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3. I Made Travel a Social Experiment
Before 35, nice hotels were my norm. But nice hotels are pricey. Then I heard about a house-swapping site, Homelink, through friends at an Italian language school. After reviewing the site, and paying a small fee, I registered, and then swapped my Manhattan apartment with a couple from Lisbon, Portugal. The only glitch in our weeklong deal was one broken wine glass. They left me money to replace it.
When I was younger, I wanted to spend money on luxury, but as I got older, I realized that what I wanted was experiences, to be a citizen of the world. From then on when I traveled, I stayed with friends or in modest hotels. As my network of friends increased, I never renewed my Homelink account. I didn’t need to.
There are inherent risks associated with swapping homes, but I believe most swappers are great guests for one simple reason: They, too, have left their homes in the care of strangers. Everyone takes the same risk.
With airfares steadily marching upward, along with airline fees, swapping homes makes travel more affordable. The best part is that I feel less like a tourist–and more like a long-lost relative returning home.
4. I Turned to Cash
I favor cash for small purchases, and rely on a low-tech budgeting method: A few times a week, I pull money from my wallet and my pockets, and toss the bills into a box at home reserved for Broadway theater tickets, dinners out and whatever else sounds fun. Paying cash for twice-a-month entertainment luxuries doubles my pleasure because once the experience is over, I don’t have a credit card statement lingering as a nasty reminder.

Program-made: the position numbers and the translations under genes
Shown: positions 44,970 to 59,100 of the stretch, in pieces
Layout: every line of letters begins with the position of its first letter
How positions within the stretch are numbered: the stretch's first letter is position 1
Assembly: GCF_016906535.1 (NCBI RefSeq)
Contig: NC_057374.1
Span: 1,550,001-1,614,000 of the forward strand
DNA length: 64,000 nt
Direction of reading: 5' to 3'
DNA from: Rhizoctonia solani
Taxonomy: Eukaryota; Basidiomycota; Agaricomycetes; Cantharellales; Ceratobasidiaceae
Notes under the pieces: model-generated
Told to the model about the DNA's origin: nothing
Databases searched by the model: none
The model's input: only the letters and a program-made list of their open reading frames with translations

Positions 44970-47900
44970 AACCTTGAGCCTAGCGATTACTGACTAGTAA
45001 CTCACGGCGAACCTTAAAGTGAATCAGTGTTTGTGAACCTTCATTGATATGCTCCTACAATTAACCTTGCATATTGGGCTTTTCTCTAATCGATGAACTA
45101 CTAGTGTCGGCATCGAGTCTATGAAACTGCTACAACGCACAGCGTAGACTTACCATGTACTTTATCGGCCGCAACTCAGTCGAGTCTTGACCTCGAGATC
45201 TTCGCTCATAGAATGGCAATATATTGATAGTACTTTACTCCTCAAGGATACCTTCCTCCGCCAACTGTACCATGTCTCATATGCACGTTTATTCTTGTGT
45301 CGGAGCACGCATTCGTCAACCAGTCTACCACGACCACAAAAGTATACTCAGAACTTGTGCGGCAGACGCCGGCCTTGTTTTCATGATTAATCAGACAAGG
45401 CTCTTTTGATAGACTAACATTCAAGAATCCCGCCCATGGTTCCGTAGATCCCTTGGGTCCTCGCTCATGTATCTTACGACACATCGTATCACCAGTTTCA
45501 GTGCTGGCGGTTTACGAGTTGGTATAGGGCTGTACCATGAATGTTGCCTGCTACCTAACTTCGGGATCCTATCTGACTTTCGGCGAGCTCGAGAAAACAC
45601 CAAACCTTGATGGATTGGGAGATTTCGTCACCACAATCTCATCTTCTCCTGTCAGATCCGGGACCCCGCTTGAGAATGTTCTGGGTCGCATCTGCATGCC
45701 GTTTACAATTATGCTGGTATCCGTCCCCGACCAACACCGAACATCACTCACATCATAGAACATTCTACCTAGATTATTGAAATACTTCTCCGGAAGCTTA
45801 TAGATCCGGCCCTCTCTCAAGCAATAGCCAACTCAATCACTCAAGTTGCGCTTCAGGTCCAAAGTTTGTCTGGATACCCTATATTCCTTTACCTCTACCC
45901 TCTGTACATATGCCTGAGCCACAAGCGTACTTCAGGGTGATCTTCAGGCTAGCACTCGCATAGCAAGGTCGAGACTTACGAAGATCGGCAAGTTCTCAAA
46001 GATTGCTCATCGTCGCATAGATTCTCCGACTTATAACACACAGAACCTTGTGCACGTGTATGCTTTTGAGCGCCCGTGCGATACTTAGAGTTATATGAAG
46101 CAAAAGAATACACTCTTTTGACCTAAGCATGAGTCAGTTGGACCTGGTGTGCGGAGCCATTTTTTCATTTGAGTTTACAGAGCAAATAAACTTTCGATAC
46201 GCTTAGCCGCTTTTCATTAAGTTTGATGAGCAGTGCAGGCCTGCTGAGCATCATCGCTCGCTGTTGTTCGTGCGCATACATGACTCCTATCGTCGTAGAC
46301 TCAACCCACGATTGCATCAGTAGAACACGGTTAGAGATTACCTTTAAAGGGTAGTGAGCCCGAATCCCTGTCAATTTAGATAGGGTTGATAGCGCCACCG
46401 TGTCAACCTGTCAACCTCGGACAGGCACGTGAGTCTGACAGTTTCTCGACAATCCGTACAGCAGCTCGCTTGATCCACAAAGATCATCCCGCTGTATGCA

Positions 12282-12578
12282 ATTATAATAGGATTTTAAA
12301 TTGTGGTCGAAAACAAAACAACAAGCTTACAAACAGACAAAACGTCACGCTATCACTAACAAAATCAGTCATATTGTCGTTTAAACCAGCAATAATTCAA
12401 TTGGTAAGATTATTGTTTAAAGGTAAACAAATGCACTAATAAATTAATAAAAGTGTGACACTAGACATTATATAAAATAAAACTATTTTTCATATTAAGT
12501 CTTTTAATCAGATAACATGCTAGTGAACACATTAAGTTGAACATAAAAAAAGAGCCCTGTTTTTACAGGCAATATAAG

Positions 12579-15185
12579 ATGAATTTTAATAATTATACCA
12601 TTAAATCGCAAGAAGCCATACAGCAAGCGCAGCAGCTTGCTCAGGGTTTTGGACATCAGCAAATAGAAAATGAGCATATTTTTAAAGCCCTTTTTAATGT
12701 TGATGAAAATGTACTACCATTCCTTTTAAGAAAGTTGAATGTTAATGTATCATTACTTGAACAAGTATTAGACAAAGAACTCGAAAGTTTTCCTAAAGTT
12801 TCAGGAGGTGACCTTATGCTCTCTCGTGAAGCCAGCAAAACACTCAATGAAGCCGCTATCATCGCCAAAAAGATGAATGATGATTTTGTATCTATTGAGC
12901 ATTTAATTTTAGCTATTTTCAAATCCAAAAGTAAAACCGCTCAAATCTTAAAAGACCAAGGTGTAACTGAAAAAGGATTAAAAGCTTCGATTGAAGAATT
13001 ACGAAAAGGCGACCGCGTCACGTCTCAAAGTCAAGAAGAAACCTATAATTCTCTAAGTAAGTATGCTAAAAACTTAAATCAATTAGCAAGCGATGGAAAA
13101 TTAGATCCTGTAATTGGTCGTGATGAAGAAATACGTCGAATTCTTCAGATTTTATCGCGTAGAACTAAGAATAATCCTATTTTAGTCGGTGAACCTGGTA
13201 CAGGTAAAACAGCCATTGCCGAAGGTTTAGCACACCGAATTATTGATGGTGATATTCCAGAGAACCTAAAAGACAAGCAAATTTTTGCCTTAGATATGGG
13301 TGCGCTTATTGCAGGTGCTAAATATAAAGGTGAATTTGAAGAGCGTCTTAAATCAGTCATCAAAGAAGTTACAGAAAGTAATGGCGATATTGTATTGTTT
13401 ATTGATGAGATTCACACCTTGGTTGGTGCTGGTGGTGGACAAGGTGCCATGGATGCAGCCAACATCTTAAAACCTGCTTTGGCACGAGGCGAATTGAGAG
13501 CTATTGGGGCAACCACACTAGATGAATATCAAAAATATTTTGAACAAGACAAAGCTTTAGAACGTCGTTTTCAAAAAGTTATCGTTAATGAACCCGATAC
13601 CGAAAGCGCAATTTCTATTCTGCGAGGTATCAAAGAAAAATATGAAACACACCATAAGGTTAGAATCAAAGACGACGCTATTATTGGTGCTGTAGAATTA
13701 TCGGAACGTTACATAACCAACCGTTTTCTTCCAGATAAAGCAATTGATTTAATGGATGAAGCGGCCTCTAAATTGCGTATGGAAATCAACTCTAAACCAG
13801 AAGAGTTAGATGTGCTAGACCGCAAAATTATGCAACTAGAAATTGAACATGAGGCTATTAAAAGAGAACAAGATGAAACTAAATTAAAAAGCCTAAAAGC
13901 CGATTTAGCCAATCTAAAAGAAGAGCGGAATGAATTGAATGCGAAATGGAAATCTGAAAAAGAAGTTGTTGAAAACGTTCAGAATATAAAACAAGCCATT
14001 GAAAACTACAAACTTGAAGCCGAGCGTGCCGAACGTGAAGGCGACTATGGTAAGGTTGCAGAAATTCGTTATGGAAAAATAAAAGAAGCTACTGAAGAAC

In my 20s, I charged my way through dinners and cocktails, and paid the extra transaction fees. Now I avoid them by paying cash. My last theater outing was secured with a staggering amount of singles … fortunately, the cashier was good-natured about the transaction.
5. I Prioritized My 401(k) Match
I contributed modest amounts to my retirement account in my 20s, but after two layoffs, I began to think of my 401(k) as an asset that I could take with me to any job.
Now I go for the full matching amount. With contributions coming out of pre-tax dollars, in a sense, I don’t miss the funds because they never appear in my bank account. After a little over two years at my current company, my 401(k) account–much to my surprise–is more than $20,000. And the combined funds from my former jobs have surpassed six figures.
6. I Became a Bag Lady
For years, I’d read about the savings that came with bringing your lunch to work, but I rarely did this myself. I wasn’t a brown bag snob–I just loved the freedom of midday gastronomic possibilities. Manhattan is a foodie paradise.
Then I adopted a kid. (Let’s hear it for the over-40, first-time mom!) Two months later, after my maternity leave ended and I returned to work, I discovered my priorities had shifted. Brown bagging ensured that I made it out of the office on time–working through more of my lunch hour meant that I could leave earlier.
A few months into single mommyhood, I sat down and did the math: I spent $8-$10 a day to buy lunch, five days a week … that was about $2,500. Wow.